I haven't followed the book in all its aspects (i.e. strumming patterns) but just enjoyed the songs (they are mostly ones I like which I think makes the world of difference to instructional material.)
So for beginners that like these songs, then I recommend this book.
Hal Leonard, on the other hand, doesn't seem to have any songs worth playing or singing. I bought the first two books of his beginner guitar series. The approach looks good (learning notes on string first before playing chords - more like a classical style) and comprehensive but the songs suck. If after three months of playing the only thing I could play well was Happy Birthday or something similar I don't think I would have been encouraged to stay with guitar playing.
Elsewhere in this forum, people recommend playing very slowly. What seems to have worked for me is trying to play at the speed of the CD with the Shipton book, and after a while the chord becomes playable - the slow songs then seem easy!! This seems to be at odds with what is recommended - is this because trying to play at speed introduces poor technique?
- Guitari Lama
- Posts: 7946
- Joined: February 19th, 2003, 8:07 am
- Location: Beervaria
after a couple of months I found I was producing what was for me acceptable noises using this book
I think you may sound better if you use a guitar ;D ;D ;D ;D
Sorry, could resist.
- Alan Green
- Guitari Lama
- Posts: 7709
- Joined: September 23rd, 2002, 1:35 am
- Location: Little Cambridge, Essex, UK
I teach an eight year old using Hal Leonard, but it's not enough on its own. The tunes in that book are very simple and do what they set out to do. With this particular student, I use a book of Disney songs; he knows them and they are arranged simply so that beginners can sound good.
The Russ Shipton books are fine, if you know the songs, and I find that older students need to start playing something very early on. It doesn't matter what, so long as they know it and can get playing it. My suggestion is that you use the Russ Shipton books as much as you can, but don't necessarily make it your sole learning material - it's not hot on explaining theoretical points and concepts as I recall.
The reason we say "start slowly" is because whilst a simple song with three or four chords might not be too complicated to play well, if you're going to play something comlicated then you'll need to start slowly because ifyou can't play it slowly you'll never play it at full speed. Playing at speed does not produce poor technique, but poor technique will be magnified when trying to play at speed.
Also, somethings are not good to start with at speed - barre chords being the most obvious.
"I have always felt that it is better to do what is beautiful than what is 'right'" - Eliot Fisk
Wedding music and guitar lessons in Essex. Listen at: http://www.rollmopmusic.co.uk
For the more complex stuff and theory etc. I plan to use this forum - great forum - can't believe it is free. I have usde forums for other interests (programming, Linux etc) and they are good, but this is just incredibly good.
But you are right, us older people need to be playing something fairly early on.
I think they are pretty decent, I know most of the songs being well into my forties. I'm planning to move on to the fingerpicking portion of Book 1 starting with Scarborough Fair probably in the new year.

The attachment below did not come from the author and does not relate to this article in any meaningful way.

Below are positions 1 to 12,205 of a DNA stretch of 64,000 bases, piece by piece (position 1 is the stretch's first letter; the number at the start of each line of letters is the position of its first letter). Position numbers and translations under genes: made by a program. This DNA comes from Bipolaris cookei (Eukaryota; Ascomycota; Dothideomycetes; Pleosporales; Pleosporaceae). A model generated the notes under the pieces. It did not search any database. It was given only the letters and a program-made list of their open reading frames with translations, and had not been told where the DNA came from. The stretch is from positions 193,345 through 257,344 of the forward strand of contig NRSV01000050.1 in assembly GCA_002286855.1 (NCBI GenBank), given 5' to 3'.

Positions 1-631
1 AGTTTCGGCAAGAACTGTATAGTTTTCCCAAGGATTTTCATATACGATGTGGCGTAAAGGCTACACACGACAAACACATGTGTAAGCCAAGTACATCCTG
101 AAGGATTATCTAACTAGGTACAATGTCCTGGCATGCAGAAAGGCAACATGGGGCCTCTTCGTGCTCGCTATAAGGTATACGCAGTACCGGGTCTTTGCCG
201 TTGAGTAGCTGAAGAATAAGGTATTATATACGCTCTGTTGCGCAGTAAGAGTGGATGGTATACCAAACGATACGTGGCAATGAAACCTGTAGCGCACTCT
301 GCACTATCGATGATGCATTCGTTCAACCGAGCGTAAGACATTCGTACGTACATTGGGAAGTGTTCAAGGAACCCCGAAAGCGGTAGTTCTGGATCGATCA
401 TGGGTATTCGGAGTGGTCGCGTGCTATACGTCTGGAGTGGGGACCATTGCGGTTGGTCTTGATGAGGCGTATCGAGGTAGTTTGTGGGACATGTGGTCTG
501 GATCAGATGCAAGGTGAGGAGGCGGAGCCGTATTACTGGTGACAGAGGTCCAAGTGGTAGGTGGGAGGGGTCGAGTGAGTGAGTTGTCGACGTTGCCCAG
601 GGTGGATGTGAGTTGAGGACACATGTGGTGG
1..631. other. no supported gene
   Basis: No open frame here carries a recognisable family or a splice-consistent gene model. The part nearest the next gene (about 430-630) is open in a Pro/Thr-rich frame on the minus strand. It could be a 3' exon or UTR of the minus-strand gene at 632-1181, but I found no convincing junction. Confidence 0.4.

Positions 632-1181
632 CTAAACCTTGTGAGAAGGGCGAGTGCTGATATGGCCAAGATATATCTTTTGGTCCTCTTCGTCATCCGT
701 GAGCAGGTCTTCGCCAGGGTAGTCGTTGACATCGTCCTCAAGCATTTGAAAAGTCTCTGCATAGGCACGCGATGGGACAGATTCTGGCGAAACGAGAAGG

I don't use the cd much at all. The cheesey acompaniement tracks bug me! Plus they seem way too fast, especially on the Dylan songs.
I will probably move into Book 2 when the time comes. Basically I'm happy with their approach, plus I tend to stick with something i know rather than moving into a new series.
Where are you in the books these days?
I finished book 1 then used book 2 just for ideas of different songs. I still go back and try different strumming and fingerpicking songs like Sailing and Streets of London from time to time. I needed to advance some more before moving to book 2 so I deviated and used some lessons from the internet to do that. I found some of the strumming/picking difficult and preferred to learn more songs and chords at that time, but now go back and tackle these songs.
I am really enjoying learning the guitar, the Shipton book got me started and kept my interest by delivering something that sounded ok early on - as someone said we oldies need that.
Currently am working ot playing songs and singing just on my own so I need the intor, riffs and bridges to join the various parts of the song together in a pleasant way.
I have purchased a lot of books with backing tracks and the music for Clapton, Knopfler, Eagles, Beatles etc.. and some are too difficult and some easy. Just this morning I went back to a Beatles book that I had found too difficult before and now because I have learnt some more chords I can play the pieces fairly well.
Could someone please help me,
I have the Complete Guitar Player Books 1,2&3, all in one, included was a CD with all the backing tracks (for all 3 books).
Unfortunately I lent it to a friend who returned it without the CD,
Is there anyway i could obtain a copy without having to repurchase the book?!
Welcome to Guitar Noise, by the way. Hope we continue to see you around on the Forums.
Apologies - another new forum member also in the same boat.
My copy of Russ Shipton's CGP was right at the bottom of a box (from our house move) and the CD has cracked (Have tried it in player with no joy ).
The book cost me over 20 quid when I bought it so I'm reluctant to go buy another copy - and all I want is the CD
If anyone has an electronic copy that they could let me have that would be brilliant (Cloudmanwalker?, Krisguitar?, monishrose?)